A Mesa representative for Arizona dairy farmers believes a recent U.S. trade agreement benefits producers exporting to Canada, but they worry retaliatory tariffs from Mexico will continue to hamper the industry.
In a deal reached Sept. 30, Canada agreed to eliminate a controversial pricing system and open up more of its market to the U.S. Canada’s strict dairy quota limited dairy imports from the U.S. in favor of Canadian farmers.
Jim Boyle, a Mesa dairy farmer and member of the United Dairymen of Arizona, said the deal with Canada was a welcome surprise that gives farmers “a little more access” to that market.
“I remember I was in D.C. last year and everybody was just amazed that the administration was actively talking about dairy trade. No administration for decades had ever really talked about dairy trade as a major component of any deal,” Boyle said.
The United States-Mexico-Canada Agreement, or USMCA, is a replacement for NAFTA, which President Donald Trump has long opposed.
Keith Murfield, chief executive of United Dairymen of Arizona, said Canada’s pricing system had “lowered the whole world market.”
“A lot of this will help the producers more in the Northeast” who are closer to the Canadian border, he said. “Indirectly, it will help producers in Arizona.”
Murfield says that it has been tough for producers to make money, but he doesn’t think consumers will see any difference in the price that they pay at the store.
“The American consumer has some of the cheapest dairy products in the world; you know that when you go to the store.”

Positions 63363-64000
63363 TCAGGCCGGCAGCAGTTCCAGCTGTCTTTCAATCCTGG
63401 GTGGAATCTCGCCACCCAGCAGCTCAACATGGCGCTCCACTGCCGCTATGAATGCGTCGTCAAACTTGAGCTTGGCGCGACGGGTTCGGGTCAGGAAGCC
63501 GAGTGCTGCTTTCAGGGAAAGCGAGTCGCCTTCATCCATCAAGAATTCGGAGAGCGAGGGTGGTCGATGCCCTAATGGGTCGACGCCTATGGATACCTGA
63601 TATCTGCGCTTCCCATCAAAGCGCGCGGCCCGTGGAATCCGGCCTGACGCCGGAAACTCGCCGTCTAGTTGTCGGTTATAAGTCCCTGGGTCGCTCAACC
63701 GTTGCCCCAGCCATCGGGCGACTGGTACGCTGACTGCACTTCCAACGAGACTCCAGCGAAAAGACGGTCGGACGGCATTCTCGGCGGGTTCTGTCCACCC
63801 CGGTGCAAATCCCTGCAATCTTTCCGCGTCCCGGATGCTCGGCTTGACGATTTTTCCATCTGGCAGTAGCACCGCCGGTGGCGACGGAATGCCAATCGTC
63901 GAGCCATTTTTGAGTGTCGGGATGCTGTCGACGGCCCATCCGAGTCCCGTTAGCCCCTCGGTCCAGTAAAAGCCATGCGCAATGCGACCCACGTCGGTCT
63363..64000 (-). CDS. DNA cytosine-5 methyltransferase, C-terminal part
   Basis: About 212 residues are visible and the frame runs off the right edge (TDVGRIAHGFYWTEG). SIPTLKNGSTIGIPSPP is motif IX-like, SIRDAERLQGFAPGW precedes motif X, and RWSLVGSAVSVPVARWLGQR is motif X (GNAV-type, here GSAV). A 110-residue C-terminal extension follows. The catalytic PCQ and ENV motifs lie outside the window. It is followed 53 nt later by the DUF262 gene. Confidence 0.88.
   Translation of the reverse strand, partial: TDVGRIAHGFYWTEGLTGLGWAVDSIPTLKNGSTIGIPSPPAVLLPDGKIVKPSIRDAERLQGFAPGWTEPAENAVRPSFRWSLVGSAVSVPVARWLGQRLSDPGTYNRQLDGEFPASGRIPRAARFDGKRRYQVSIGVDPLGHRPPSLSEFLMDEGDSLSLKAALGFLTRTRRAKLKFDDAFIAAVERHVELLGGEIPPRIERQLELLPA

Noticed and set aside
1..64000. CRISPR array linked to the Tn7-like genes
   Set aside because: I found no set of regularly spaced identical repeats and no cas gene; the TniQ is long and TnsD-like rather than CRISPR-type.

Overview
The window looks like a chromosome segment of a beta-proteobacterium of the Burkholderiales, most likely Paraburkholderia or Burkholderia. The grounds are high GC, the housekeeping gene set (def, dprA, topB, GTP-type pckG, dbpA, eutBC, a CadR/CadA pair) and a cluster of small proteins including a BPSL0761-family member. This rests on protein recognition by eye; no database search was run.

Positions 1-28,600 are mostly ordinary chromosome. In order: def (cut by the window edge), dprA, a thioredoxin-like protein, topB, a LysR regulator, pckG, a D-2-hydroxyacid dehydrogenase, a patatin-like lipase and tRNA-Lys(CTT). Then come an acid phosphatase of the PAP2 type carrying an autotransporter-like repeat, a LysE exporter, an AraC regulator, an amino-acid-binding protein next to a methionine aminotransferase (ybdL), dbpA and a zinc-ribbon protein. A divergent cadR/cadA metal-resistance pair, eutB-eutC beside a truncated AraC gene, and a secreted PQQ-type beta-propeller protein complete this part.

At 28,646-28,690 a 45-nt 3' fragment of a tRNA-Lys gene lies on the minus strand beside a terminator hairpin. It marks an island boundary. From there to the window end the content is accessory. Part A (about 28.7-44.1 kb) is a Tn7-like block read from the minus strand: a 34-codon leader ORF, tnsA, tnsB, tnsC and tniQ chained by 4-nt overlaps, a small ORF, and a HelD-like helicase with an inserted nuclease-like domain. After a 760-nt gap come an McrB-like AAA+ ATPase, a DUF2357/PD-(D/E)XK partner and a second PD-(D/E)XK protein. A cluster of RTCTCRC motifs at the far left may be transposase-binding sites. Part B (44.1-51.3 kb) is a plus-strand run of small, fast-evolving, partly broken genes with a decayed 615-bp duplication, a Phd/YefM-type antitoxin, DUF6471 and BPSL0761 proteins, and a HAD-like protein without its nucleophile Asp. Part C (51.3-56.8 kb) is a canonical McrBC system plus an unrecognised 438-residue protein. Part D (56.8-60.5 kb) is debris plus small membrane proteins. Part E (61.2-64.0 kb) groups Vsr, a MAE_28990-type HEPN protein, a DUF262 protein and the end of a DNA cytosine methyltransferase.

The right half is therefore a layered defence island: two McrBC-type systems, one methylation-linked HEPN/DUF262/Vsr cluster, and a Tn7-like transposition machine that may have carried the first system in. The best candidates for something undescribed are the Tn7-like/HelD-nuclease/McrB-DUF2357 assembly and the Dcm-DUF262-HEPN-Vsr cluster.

Boyle said that the new deal is a step in the right direction for the U.S. dairy industry, but he says that the impacts on Arizona are minimal because only a small portion of Arizona’s dairy products go to Canada.
But he is worried about tariffs Mexico placed on agricultural exports on May 31 to retaliate for the U.S. administration’s restrictions on steel and aluminum imports.
“The issue that happened was that during the new NAFTA negotiations, we placed tariffs on imported steel and aluminum and other products from Mexico and Canada, which then forced Mexico to place a number of tariffs on American agricultural products going South,” said Boyle, who also is a member of the Arizona Farm Bureau and runs a farm where they milk 1,800 cows. “That was a big hit to us.”
He said those restrictions remaining in place was “kind of a let down in the industry to a certain extent – that this isn’t going to cure any of our problems real quickly.”
Arizona has an estimated 110 dairy farms and eight dairy plants that, in 2016, produced $111 million in dairy exports, according to U.S. Dairy Export Council data for 2015 and 2016.
Murfield says Mexico is by far the Number 1 destination for dairy from the U.S. and said Mexico, as an Arizona neighbor, is one of the state’s leading export destinations.
“We have a shredding and cutting operation in Mexico City, but we’re not able to bring U.S. cheese in yet and this negotiation does not change anything,” Murfield said. “It is still hooked to the steel and aluminum.”
Boyle said the U.S. dairy industry has been struggling for a long time because of the excess production of dairy around the globe. He says that in terms of affecting their milk profits, it is going to be a while.
He also is concerned about roadblocks to the deal with Canada, which could prolong restrictive Mexico tariffs.
The U.S. trade agreement is expected to be signed in November, but he said the midterm elections could block the deal if Democrats take control of the House.
Sen. Ron Wyden, D-Oregon, ranking member on the Senate Finance Committee, appeared to reserve judgment.
He said he wanted to learn whether the revamped NAFTA – now known as USMCA – “lives up to the President’s promise to strike a new deal that truly benefits U.S. workers, innovators and farmers.